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I need to host several Apache virtual hosts with SSL from a single IP.

Now - I understand that because SSL wraps around the HTTP request, there's no way to know which host is being requested until a public key has been sent to the client first. This essentially breaks the possibility of SSL virtual hosts using a standard SSL certificate.

I have obtained a Unified Communications Certificate (UCC), otherwise known as a Subject Alternative Name (SAN) certificate. This allows me to serve the same certificate for multiple domains.

I would like this to be the certificate served by Apache for any SSL request - and then have Apache resolve the virtual host as usual, once the encryption has been established.

How should I configure Apache for this? I have tried to research how this can be done, but all I can find are quotes which say that it is possible, but no specifics:


wiki.apache.org/httpd/NameBasedSSLVHostsWithSNI

While Apache can renegotiate the SSL connection later after seeing the hostname in the request (and does), that's too late to pick the right server certificate to use to match the request hostname during the initial handshake, resulting in browser warnings/errors about certificates having the wrong hostname in them.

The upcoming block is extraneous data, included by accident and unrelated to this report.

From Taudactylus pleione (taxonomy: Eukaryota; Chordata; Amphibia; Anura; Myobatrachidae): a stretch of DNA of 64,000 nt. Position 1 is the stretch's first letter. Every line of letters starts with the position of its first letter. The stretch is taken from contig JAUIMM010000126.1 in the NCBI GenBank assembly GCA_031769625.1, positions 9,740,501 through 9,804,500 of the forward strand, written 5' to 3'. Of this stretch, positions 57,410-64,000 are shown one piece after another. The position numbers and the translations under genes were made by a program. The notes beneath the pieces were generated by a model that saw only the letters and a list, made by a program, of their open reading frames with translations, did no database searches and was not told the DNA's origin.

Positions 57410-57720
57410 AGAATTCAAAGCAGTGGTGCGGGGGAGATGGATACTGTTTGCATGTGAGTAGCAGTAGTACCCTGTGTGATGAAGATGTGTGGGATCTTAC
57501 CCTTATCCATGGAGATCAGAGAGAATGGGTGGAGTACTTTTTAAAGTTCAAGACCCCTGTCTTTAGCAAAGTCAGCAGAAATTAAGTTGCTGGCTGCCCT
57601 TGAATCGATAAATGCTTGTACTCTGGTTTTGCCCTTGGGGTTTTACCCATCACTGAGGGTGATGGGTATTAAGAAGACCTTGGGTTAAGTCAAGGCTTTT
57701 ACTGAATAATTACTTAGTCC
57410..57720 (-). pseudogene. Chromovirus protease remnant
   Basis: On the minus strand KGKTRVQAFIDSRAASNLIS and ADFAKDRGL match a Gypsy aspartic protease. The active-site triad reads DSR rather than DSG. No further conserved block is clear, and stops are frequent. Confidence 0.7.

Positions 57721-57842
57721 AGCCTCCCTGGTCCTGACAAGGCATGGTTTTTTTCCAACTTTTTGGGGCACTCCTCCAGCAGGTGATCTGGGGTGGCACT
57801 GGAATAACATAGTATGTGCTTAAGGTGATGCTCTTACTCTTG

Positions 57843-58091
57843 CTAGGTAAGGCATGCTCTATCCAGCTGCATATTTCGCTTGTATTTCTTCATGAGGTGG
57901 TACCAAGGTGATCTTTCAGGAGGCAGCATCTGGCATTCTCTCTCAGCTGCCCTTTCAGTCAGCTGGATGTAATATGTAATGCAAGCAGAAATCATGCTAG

serverfault.com/questions/48334/apache-virtual-hosts-with-ssl

Incidentally, it is possible to have multiple SSL-secured named virtual hosts on a single IP address - I do it on my website - but it produces all sorts of warnings in the Apache logs, and certificate warnings in the browser. I certainly wouldn't recommend it for a production site that needs to look clean. -David Jul 31 at 4:58

www.digicert.com/subject-alternative-name.htm

Virtual Host Multiple SSL sites on a single IP address. Hosting multiple SSL-enabled sites on a single server typically requires a unique IP address per site, but a certificate with Subject Alternative Names can solve this problem. Microsoft IIS 6 and Apache are both able to Virtual Host HTTPS sites using Unified Communications SSL, also known as SAN certificates.


Please help.

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1 Answer 1

up vote 8 down vote accepted

I tested this on my apache 2.2.14 instance and it worked fine:

Use the NameVirtualHost directive (to ports.conf):

NameVirtualHost *:443

define your vhosts:

<VirtualHost *:443>
  ServerName www.siteA.com
  DocumentRoot "/opt/apache22/htdocs/siteA"
  SSLCertificateFile "/path/to/my/cert"
  SSLCertificateKeyFile "/path/to/my/key"
</VirtualHost>
<VirtualHost *:443>
  ServerName www.siteB.com
  DocumentRoot "/opt/apache22/htdocs/siteB"
  SSLCertificateFile "/path/to/my/cert"
  SSLCertificateKeyFile "/path/to/my/key"
</VirtualHost>

I used this link as a resource.

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's answer is correct. One thing that did trip me up for a LOOOONNNNNNGGGGG time was that i had a typo where i had <Virtual *:433>... the correct port is 443! Ugh, hours of my life lost on this one... Hope my pain was not in vain and this helps someone... –  Nick P. Apr 9 '11 at 5:30

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